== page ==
Introduction: How to Take Analog Readings on the Raspberry Pi

About: Electronic hobbyist : Love to explore the field of applied electronics and embedded systems with a motive to contribute and share creative ideas. Green Energy enthusiast

Hello everyone! In this tutorial I am going to show you how can we directly capture analog values using the Raspberry Pi. As we all know that the Raspberry Pi is quite a powerful mini computer module which is popular among hobbyists and professionals and has nearly all the features that any electronic enthusiast wants. However the only drawback of the pi is the lack of a dedicated analog to digital converter hardware, which makes the Pi unsuitable for directly recording the analog values from any sensor. The solution to this is to either use an Arduino in connection with the Pi or to use a dedicated ADC. For this project I will be using the MCP3204-12 bit ADC.


  • Raspberry Pi ( you can use any model that you have available)
  • MCP3204 ADC or MCP3008 ADC
  • Analog Sensor (I am using a 10K potentiometer instead)
  • Breadboard
  • Jumper Wires

Step 1: Taking Values From the Arduino Instead....

One alternative to get the analog values to the raspberry pi is to use the arduino which has a dedicated 10 bit ADC. The arduino and the Raspberry Pi can communicate over the serial port to transmit the information. This method can be used when you are experimenting with some sensor data and at the same time you want to utilize the processing power of the Pi. The drawback of this configuration is that you would be utilizing more hardware resources and would also have to write separate codes for arduino and the Pi.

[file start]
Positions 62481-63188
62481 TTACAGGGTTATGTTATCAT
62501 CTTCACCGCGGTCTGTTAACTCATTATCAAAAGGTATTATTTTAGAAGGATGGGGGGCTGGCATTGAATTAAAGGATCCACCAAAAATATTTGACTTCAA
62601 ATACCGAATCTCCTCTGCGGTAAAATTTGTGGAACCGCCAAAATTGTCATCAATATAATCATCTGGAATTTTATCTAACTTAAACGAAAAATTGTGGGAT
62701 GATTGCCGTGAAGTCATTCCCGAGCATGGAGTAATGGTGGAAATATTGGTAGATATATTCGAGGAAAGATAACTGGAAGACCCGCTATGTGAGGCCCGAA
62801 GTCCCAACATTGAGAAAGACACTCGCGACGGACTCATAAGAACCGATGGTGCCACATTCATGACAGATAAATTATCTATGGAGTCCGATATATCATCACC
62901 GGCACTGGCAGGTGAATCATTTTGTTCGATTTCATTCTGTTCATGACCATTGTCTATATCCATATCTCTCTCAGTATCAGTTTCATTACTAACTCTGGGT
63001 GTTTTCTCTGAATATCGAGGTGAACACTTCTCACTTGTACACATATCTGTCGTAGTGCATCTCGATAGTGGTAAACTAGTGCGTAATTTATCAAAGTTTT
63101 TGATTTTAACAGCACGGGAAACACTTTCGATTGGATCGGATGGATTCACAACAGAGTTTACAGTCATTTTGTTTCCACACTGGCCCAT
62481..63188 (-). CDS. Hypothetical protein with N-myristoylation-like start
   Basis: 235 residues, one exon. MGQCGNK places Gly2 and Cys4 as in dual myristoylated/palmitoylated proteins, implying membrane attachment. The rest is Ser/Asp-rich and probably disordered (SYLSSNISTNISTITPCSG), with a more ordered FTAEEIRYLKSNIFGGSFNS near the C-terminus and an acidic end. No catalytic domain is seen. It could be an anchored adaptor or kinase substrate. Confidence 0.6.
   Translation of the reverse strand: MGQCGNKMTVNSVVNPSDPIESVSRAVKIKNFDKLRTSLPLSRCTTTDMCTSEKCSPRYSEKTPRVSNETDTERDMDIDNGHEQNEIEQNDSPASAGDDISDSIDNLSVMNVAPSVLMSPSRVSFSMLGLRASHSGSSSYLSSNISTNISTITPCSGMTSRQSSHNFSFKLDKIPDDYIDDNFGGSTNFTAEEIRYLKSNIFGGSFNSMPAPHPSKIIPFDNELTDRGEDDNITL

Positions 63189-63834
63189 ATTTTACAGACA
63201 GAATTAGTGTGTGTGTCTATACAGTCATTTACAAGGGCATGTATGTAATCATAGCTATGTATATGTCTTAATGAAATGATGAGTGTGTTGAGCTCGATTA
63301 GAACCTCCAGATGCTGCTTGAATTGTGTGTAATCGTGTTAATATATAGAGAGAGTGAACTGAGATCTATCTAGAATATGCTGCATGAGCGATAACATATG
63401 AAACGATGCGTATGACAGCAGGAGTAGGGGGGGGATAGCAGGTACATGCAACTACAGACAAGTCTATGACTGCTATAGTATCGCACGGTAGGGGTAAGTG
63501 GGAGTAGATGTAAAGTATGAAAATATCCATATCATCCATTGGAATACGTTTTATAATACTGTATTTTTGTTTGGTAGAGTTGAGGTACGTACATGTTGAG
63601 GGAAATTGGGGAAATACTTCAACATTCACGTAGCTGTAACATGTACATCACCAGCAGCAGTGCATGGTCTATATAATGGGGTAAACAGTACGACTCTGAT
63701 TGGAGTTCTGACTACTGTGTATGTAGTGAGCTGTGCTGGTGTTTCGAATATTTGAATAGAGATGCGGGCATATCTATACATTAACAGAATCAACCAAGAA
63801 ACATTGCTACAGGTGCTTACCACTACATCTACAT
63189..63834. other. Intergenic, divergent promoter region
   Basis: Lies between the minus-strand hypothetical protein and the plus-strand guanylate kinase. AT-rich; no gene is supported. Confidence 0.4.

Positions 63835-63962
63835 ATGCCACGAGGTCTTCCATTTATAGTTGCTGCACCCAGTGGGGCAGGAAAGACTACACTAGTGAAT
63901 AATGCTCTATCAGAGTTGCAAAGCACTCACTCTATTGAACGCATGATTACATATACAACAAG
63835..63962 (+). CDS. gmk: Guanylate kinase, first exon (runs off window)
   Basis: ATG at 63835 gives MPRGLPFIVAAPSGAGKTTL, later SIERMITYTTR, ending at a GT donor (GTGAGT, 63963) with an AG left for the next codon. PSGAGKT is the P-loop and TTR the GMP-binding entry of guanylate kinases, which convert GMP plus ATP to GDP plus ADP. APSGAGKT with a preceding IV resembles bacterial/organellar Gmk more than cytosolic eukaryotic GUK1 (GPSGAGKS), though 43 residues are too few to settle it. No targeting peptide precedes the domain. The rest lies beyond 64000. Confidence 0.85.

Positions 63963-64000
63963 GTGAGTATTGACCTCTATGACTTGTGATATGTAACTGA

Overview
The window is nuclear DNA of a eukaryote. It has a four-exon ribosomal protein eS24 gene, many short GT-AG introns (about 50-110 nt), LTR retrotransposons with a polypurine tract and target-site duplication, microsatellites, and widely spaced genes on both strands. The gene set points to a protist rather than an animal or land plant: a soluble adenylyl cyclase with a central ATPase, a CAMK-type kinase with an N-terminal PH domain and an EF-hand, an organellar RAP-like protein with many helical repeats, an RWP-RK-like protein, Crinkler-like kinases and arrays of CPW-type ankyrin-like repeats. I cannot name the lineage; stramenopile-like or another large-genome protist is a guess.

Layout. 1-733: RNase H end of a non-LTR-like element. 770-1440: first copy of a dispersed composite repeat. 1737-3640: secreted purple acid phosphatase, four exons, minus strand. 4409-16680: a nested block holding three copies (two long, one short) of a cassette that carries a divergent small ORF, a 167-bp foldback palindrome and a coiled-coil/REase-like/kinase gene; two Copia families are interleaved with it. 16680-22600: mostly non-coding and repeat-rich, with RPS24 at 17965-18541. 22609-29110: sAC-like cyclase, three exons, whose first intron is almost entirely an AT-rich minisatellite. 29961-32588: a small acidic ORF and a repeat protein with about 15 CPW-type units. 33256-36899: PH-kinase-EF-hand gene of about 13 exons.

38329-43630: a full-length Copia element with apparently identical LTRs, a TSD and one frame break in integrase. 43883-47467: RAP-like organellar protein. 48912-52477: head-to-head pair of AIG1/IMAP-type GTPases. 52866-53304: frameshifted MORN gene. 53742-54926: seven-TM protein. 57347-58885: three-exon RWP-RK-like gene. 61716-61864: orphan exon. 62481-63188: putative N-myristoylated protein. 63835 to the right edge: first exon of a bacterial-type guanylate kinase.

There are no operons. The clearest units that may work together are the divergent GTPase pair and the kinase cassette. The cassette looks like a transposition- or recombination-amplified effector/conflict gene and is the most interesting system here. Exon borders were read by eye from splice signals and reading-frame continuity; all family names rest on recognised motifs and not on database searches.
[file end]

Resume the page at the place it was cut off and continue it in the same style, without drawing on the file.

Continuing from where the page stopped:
Step 2: Using an ADC..

The alternative to using the Arduino as the ADC is to use a dedicated ADC IC that serves the same purpose. For this project I will be using the MCP3204 IC which is a 4 channel 12 bit ADC which can communicate with the Raspberry Pi using the SPI Protocol. Foe demonstration purposes I will be using the IC in the 10 bit mode.

I have attached the pinout of this IC showing the pin description.

Step 3: Connecting Up the Raspberry Pi and the ADC

Now that we have our hardware sorted, let's get into the connection scheme of the ADC and the Pi.

The Raspberry Pi had 2 SPI interfaces: SPI0 and SPI1. For our application we would be using the SPI0 and we will be using the physical(or hardware) SPI where we connect the ADC to the specific hardware SPI pins of the Pi

I have attached the Pinout of the Pi and the circuit diagram that I have used in the project

The connection scheme is as follows:

  • VDD(Pin14) and Vref(Pin13) of the ADC to the 5V supply of the Pi
  • DGND(Pin7) and AGND(Pin12) of the ADC to the ground of the Pi
  • The CLK(Pin11) of the ADC to GPIO 11 (Physical pin 23) of the Pi
  • The Dout(Pin10) of the ADC to GPIO 9 (Physical pin 21) of the Pi
  • The Din(Pin 9) of the ADC to GPIO 10 (Physical pin 19) of the Pi
  • The Chip Select (Pin 8) of the ADC to GPIO 8 (Physical pin 24) of the Pi

Step 4: Final Setup and the Code..

Now that all the power and communication connections have been made,it's time to attach any sensor whose value we wish to see. I an using a 10K potentiometer as a sensor.

The codes have been written in two parts, the first code is pretty much about setting up the libraries, enabling the SPI communication and then acquiring the ADC value from the MCP3204 , then printing it out on the python terminal.

The second code is more interactive and creates a graph of the real time data that is coming from the sensor.

You can play around with the code and make it suitable for your needs.

Step 5: Instruction Video

This is the video describing in detail all the necessary steps to implement this project. I hope this was helpful !

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